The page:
THE business outlook for 2013 is mixed, with Australian executives indicating that sales, inventories, selling prices and employment will fall but investment and profits will rise.
Dun & Bradstreet's latest National Business Expectations Survey reveals that sales expectations have fallen 12 points to an index of 21 however, the index remains that the second highest level in the last eight quarters. This follows September quarter results which reveal that 43 per cent of firms increased sales compared to the prior year.
The inventories index aligns closely with sales, as business executives indicate they will hold back on stock purchases given lower expectations for sales. The index has fallen five points but remains 16 points above the 10-year average index of three.
The selling prices index is down seven points to five, the lowest level since the survey began in 1988 and 24 points below the 10-year average of 29. This result is consistent with ongoing low inflation. At the same time, employment expectations have weakened, moving in line with other forward indicators of labour demand. The index has fallen two points to minus one and is now two points below the 10-year average index.
If current trends continue, it is likely the unemployment rate will rise in the months ahead.Conversely, the profits index has risen four points to an index of 24. It is now at the highest level in eight quarters and is 19 points above the 10-year average index. Capital investment expectations are also up. The index rose two points to 17 and now sits 12 points above the average index (five) of the last 10 years.
According to Gareth Jones, Dun & Bradstreet's CEO, the outlook for the first quarter of the New Year is mixed, with expectations for some key indicators rising while others have fallen back.
"The encouraging aspects of the outlook are the rise in profit and capital investment expectations," said Mr Jones.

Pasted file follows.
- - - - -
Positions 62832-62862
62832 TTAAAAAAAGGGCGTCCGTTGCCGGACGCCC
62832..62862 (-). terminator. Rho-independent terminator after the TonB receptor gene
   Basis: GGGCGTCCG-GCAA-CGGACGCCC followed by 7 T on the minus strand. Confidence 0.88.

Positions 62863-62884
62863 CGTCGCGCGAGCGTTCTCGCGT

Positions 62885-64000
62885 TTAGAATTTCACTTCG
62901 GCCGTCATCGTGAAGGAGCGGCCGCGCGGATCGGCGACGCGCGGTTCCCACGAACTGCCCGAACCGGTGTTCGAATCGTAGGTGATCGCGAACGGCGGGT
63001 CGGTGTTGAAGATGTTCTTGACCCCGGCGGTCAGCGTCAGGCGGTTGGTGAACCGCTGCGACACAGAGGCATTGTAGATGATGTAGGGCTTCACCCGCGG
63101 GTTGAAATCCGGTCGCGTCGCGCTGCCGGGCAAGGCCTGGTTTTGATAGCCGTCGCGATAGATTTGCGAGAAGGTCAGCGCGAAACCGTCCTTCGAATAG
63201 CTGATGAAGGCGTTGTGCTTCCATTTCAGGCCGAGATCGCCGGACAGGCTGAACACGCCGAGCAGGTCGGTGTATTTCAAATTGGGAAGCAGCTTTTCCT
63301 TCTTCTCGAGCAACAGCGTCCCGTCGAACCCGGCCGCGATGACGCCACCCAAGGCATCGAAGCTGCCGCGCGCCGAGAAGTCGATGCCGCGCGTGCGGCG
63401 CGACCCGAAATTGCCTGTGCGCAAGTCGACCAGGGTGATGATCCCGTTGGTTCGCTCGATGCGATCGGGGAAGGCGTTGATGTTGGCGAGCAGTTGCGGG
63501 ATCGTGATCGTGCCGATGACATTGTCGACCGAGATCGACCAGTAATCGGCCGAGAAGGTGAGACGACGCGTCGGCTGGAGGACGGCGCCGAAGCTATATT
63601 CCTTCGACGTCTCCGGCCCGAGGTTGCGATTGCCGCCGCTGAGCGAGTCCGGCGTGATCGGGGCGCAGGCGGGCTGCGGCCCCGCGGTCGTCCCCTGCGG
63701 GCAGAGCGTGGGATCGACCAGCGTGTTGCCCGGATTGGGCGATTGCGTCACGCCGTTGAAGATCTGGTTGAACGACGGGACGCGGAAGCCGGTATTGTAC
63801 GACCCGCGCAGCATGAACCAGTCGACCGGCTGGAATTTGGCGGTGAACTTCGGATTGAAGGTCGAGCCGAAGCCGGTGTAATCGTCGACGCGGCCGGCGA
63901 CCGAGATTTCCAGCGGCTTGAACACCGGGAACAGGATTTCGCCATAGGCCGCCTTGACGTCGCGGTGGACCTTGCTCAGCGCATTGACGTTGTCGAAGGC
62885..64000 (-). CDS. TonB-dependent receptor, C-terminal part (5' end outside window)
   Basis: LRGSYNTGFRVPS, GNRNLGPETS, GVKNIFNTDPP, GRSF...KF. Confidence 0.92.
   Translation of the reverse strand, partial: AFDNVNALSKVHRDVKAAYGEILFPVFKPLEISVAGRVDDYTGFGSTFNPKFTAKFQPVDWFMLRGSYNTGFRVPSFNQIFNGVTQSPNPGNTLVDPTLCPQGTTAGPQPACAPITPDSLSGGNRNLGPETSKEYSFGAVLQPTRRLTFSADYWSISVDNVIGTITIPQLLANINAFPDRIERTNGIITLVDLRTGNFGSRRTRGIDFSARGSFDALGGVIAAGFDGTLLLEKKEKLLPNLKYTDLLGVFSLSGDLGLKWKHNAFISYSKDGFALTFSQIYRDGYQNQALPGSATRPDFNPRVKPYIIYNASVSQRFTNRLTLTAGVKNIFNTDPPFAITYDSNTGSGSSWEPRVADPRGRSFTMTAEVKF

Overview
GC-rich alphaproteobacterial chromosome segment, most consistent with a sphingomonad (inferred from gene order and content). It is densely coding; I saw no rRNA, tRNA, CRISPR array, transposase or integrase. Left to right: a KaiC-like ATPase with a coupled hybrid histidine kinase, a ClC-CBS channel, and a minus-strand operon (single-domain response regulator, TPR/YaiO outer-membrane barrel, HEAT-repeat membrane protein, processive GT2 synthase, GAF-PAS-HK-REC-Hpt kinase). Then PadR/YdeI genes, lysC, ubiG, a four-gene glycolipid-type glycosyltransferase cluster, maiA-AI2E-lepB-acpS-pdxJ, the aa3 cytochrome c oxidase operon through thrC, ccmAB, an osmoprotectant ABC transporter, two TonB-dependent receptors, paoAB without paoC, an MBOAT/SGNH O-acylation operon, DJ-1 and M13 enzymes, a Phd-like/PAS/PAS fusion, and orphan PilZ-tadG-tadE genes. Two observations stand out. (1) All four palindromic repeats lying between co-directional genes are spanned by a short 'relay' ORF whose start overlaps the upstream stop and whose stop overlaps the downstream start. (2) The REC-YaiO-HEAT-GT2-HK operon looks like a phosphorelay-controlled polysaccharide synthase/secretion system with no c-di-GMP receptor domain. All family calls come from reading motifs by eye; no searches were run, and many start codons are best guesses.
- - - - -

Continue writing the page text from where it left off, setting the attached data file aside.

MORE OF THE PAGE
"Lower interest rates are likely to be a key factor influencing capital investment expectations, while on the profits front, other input costs rather than stronger sales, are likely to be impacting expectations.
"On the downside, we've seen expectations for sales and employment fall however, expectations are comparatively buoyant, as they remain solid compared to ten year averages."
September quarter actuals reveal that the sales index rose four points and the profits index was up 15 points. The selling prices index also rose, up eight points to an index of 11, while inventories reached an index of 20.
After a positive run of 14 consecutive quarters, capital investment recorded a negative index of -4. The employment index was also at -4 but remains unchanged from the previous quarter.
According to Stephen Koukoulas, Dun & Bradstreet's economic advisor, businesses are ending the year on a reasonably positive note.
"Overall business conditions remain solid driven by a rise in net sales and profits during the September quarter," said Mr Koukoulas.
"However, expectations for the quarter ahead are patchy, with a weaker outlook for employment and moderate sales. The most positive aspect of the outlook is a sharp rise in expected profits.
"There has been a sharp fall in expected selling prices, which suggests that inflation could fall further over the near term. The inflation outlook remains a critical element for consideration by the Reserve Bank of Australia and we are likely to see interest rates edge lower over coming months. A softer employment outlook and the prospect of higher unemployment could result in an interest rate cut at this month's meeting."
Petrol prices are expected to have the greatest influence operations during the March quarter 2013. Thirty nine per cent of businesses nominated fuel prices are their primary concern, up 10 points from last month. Interest rates fell by the same amount (10 points), with 23 per cent of executives ranking interest rates as the primary influence on their business.
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